Young Megan Moloney is the volunteer State Director for Personal Ponies. She stood beside the corral holding the little ponies while she sweetly explained their purpose. "It's an international, non-profit organization. We provide ponies at no charge to children with special problems who need them to help heal." Their brochure says, "There is a special MAGIC between the Shetland pony and children." (www.PersonalPonies.org)

Mary George and her husband, Leroy, own Bookcliff Alpacas at 2054 J Road, in Fruita, Colo. Mary said they really love it but did lots of research and had many discussions before they made a decision. Her husband worked with Dan Reynolds, and since Dan and Leah owned an alpaca farm themselves, (and had their own booth today), they were able to have many of their questions answered.

Grand Mesa Back Country Horsemen had a brochure-filled booth about their service organization. They offer their time and equipment to government agencies by helping build trails and trailhead facilities, assisting in planning, teaching packing skills, and safety. One of their last projects was in the Rabbit Valley area. Penny Ackerman is President of the local chapter. (www.GMBCH.com)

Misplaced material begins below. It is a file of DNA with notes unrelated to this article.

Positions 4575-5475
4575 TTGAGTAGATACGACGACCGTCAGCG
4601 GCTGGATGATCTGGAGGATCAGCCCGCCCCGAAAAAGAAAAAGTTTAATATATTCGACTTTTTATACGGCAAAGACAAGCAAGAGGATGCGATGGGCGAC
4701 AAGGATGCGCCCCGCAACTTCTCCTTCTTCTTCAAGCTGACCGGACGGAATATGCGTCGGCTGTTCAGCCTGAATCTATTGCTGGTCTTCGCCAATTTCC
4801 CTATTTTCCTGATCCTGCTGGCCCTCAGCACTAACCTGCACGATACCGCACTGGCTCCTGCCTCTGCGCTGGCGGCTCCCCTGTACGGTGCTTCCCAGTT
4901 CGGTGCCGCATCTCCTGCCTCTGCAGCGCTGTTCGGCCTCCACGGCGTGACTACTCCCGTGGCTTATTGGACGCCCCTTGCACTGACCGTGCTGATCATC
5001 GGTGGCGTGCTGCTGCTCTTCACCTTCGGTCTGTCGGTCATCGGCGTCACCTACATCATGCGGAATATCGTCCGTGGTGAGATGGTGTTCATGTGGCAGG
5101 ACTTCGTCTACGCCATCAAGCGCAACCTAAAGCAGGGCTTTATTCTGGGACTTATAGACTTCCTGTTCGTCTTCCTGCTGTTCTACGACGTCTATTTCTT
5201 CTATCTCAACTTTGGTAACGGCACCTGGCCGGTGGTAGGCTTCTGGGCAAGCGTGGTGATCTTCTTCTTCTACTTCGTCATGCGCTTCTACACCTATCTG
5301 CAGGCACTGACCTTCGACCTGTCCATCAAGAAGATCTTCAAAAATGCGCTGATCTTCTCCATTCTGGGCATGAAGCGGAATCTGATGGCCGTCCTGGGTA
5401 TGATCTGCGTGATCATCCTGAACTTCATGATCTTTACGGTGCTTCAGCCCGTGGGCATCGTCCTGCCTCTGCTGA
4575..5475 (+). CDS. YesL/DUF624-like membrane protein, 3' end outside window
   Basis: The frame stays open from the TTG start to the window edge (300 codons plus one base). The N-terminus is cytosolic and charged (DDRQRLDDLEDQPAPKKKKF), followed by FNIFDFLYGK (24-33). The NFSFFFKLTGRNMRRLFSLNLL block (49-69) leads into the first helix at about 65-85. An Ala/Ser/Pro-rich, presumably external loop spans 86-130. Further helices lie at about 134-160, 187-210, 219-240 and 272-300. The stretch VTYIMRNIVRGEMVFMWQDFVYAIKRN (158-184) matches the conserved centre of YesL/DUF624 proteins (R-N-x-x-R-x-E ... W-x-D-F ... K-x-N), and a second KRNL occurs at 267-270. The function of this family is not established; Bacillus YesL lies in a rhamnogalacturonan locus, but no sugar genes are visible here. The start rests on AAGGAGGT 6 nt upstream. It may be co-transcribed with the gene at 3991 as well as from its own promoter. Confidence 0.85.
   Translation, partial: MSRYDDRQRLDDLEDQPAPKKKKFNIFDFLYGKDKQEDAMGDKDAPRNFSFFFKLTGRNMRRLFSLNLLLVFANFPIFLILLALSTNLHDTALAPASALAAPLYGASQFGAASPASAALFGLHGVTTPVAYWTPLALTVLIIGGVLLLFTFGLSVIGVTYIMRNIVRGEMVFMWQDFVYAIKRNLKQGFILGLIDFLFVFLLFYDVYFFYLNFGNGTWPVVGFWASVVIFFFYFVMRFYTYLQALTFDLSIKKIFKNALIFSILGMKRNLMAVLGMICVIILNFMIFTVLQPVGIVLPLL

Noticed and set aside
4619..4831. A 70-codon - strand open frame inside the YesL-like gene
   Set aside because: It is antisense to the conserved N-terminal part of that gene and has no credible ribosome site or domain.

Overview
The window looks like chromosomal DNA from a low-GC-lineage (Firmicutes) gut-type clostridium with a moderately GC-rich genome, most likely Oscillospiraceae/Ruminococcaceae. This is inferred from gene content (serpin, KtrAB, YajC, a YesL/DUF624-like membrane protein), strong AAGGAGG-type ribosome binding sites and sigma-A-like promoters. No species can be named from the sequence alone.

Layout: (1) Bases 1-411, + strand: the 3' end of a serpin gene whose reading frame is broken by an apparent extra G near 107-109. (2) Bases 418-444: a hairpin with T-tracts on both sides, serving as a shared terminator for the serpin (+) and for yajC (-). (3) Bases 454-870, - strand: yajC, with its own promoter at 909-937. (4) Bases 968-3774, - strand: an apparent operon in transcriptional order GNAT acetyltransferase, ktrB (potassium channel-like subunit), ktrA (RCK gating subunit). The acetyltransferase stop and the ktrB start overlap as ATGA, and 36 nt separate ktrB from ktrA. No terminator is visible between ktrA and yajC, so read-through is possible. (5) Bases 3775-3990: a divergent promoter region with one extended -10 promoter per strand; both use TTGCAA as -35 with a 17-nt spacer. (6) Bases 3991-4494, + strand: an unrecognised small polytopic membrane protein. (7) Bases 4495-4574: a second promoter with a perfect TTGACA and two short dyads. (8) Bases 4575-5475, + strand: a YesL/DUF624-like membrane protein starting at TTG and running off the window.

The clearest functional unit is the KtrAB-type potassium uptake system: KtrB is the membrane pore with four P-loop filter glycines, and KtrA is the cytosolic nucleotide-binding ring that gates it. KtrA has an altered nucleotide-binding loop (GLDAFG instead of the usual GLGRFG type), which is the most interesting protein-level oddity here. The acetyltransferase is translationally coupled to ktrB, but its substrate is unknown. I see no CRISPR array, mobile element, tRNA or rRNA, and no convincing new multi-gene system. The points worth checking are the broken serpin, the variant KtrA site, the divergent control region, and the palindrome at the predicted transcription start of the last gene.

Amy and A.J. Valdez stood lovingly in front of their corral housing horses from The Stables at Gateway Canyons Resort. "Spanning more than 500 acres with a generous network of well-marked trails that climb over 1,500 feet in elevation, the facility provides spectacular access to the area's riches," the brochure reads. They have riding lessons for all levels, 90-minute standard trail rides, "Ride & Dine" rides with unbelievable scenery to their mountainside pavilion. For reservations or information, please e-mail Concierge@GatewayCanyons.com.

There were more exhibits: The Grand Valley Drainage District, Friends of the Mustangs, Colorado National Monument with their Centennial Calendar of Events, two restored vehicles owned by ALLEN Unique Autos, and Equine Assisted Services of Loma, Colo.

There are other Fruita festivals that draw people from all directions here, such as the well-known Fat Tire Festival, a mountain biking event, April 28 through May 1, 2011; Mike the Headless Chicken Days, May 20 through 21st, 2011; and the 97th Annual Fruita Fall Festival, September 23 through 25th, 2011.

Some city folk might consider such events as farm and ranch days, bed races, spaghetti dinners, ranch rodeos, parades, or Rotary Beer Gardens, manned by many local volunteers, as "silly" or "hokey." These Coloradans don't. The people of Fruita remember, honor and celebrate their small town and cowboy past, while they firmly move forward into the future.


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The Fence Post Updated Aug 14, 2012 05:00PM Published Apr 4, 2011 02:53PM Copyright 2011 The Fence Post. All rights reserved. This material may not be published, broadcast, rewritten or redistributed.